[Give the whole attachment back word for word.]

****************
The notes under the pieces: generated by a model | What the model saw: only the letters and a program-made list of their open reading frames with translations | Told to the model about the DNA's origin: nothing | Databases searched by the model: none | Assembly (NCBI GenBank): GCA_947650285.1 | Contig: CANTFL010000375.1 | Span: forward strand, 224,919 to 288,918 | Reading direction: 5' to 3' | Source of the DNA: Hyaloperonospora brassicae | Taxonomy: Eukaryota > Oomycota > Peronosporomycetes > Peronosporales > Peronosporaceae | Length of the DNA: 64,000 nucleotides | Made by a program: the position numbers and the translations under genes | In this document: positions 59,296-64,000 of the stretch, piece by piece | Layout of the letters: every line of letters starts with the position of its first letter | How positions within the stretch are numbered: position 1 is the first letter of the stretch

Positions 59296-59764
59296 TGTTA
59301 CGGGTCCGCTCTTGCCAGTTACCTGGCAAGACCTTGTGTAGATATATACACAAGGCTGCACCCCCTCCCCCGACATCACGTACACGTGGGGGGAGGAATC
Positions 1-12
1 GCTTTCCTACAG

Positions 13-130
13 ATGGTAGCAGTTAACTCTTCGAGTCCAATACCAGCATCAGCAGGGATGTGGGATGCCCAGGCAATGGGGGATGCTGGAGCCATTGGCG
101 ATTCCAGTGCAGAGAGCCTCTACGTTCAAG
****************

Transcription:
The notes under the pieces: generated by a model | What the model saw: only the letters and a program-made list of their open reading frames with translations | Told to the model about the DNA's origin: nothing | Databases searched by the model: none | Assembly (NCBI GenBank): GCA_947650285.1 | Contig: CANTFL010000375.1 | Span: forward strand, 224,919 to 288,918 | Reading direction: 5' to 3' | Source of the DNA: Hyaloperonospora brassicae | Taxonomy: Eukaryota > Oomycota > Peronosporomycetes > Peronosporales > Peronosporaceae | Length of the DNA: 64,000 nucleotides | Made by a program: the position numbers and the translations under genes | In this document: positions 59,296-64,000 of the stretch, piece by piece | Layout of the letters: every line of letters starts with the position of its first letter | How positions within the stretch are numbered: position 1 is the first letter of the stretch

Positions 59296-59764
59296 TGTTA
59301 CGGGTCCGCTCTTGCCAGTTACCTGGCAAGACCTTGTGTAGATATATACACAAGGCTGCACCCCCTCCCCCGACATCACGTACACGTGGGGGGAGGAATC
Positions 1-12
1 GCTTTCCTACAG

Positions 13-130
13 ATGGTAGCAGTTAACTCTTCGAGTCCAATACCAGCATCAGCAGGGATGTGGGATGCCCAGGCAATGGGGGATGCTGGAGCCATTGGCG
101 ATTCCAGTGCAGAGAGCCTCTACGTTCAAG